UN General Assembly expresses “deep concern” about human rights in Iran
UNITED NATIONS — For the 20th time since 1985, the United Nations General Assembly has adopted a resolution expressing “deep concern” about human rights violations in Iran.
Passed on 18 December 2007 by a final vote of 73 to 53, with 55 abstentions, the resolution took note of “ongoing systematic violations of human rights” aimed by the Iranian government at groups ranging from women and women’s rights defenders to the news media and labor groups, as well as various ethnic and religious minorities, including Bahá’ís.
“We are happy that the General Assembly, the most globally representative body of United Nations, has seen fit once again this year to call attention to the dire situation in Iran, where Bahá’ís and other groups continue to face oppression and persecution by the government,” said Bani Dugal, the principal representative of the Bahá’í International Community to the United Nations.
“Our hope now is that the Iranian government will heed the opinion of the international community and stop the systematic violation of human rights directed against its own people,” said Ms. Dugal.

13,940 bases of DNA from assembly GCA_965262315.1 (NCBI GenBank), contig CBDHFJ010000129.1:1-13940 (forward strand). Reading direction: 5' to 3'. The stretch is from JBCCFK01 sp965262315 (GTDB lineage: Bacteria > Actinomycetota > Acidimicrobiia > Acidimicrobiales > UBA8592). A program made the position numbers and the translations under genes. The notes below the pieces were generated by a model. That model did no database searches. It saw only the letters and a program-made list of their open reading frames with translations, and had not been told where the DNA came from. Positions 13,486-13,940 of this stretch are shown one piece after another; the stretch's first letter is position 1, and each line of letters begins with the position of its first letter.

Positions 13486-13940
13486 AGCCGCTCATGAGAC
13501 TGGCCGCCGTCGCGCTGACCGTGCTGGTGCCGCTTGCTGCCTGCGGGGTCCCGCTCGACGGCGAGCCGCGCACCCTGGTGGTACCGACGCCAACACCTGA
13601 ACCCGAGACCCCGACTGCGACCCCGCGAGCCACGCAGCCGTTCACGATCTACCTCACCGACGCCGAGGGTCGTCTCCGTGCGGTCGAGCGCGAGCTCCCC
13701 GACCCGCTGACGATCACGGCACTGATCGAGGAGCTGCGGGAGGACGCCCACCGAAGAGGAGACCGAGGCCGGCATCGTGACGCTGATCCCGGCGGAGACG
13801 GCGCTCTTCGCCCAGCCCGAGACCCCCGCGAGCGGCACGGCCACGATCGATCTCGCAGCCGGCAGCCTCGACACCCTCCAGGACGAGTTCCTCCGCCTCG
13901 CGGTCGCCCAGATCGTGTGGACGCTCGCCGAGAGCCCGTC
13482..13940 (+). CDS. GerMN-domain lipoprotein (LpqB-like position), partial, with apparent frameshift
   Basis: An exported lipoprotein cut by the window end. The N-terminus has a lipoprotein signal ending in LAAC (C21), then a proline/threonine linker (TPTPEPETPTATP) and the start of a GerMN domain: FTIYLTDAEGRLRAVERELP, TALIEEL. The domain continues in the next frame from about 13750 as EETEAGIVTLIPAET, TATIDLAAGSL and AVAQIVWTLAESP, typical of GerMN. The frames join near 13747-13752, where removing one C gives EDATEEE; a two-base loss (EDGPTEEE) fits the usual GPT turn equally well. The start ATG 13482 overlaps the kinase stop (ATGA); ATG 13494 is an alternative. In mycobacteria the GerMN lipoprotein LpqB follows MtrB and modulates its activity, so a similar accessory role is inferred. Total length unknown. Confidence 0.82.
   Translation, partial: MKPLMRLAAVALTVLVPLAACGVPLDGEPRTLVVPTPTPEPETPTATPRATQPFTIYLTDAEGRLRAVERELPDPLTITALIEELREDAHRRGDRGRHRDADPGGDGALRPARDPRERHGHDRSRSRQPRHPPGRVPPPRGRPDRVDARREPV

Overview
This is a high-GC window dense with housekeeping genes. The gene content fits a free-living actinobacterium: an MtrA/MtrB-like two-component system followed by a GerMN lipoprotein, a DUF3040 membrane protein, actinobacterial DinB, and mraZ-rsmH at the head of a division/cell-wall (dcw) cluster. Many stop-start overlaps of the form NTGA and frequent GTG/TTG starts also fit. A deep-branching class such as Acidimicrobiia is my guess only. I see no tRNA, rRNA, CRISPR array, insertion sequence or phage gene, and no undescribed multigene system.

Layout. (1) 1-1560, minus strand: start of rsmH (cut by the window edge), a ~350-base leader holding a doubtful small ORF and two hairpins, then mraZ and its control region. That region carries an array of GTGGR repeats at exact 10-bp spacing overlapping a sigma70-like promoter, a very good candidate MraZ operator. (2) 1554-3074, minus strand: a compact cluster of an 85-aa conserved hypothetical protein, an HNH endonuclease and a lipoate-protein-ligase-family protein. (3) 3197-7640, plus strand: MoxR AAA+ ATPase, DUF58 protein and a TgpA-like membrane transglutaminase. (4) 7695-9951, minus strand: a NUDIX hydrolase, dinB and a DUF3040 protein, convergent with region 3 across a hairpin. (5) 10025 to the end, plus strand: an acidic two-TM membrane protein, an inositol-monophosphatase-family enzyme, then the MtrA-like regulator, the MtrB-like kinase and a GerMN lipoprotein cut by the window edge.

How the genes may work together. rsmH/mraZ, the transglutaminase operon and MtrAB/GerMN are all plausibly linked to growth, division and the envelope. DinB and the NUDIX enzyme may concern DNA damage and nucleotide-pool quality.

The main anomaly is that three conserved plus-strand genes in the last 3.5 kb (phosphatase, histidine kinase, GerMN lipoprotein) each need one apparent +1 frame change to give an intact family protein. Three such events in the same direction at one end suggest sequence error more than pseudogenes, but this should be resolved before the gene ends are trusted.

The resolution, put forward by Canada and co-sponsored by 41 other countries, describes the deteriorating human rights situation in Iran, expressing “serious concern” about “confirmed instances” of “torture and cruel, inhuman or degrading treatment or punishment, including flogging and amputations”; public executions, including stoning, and “arrests, violent repression, and sentencing of women exercising their right to peaceful assembly, a campaign of intimidation against women’s human rights defenders, and continuing discrimination against women and girls.”
The resolution also notes “increasing discrimination and other human rights violations against persons belonging to religious, ethnic, linguistic or other minorities” including Arabs, Azeris, Baluchis, Kurds, Christians, Jews, Sufis, Sunni Muslims, and Bahá’ís.
Regarding Bahá’ís, the resolution notes particularly that there have been “attacks on Bahá’ís and their faith in State-sponsored media, increasing evidence of efforts by the State to identify and monitor Bahá’ís and prevention of (Bahá’ís) from attending university and from sustaining themselves economically; an increase in cases of arbitrary arrest and detention.”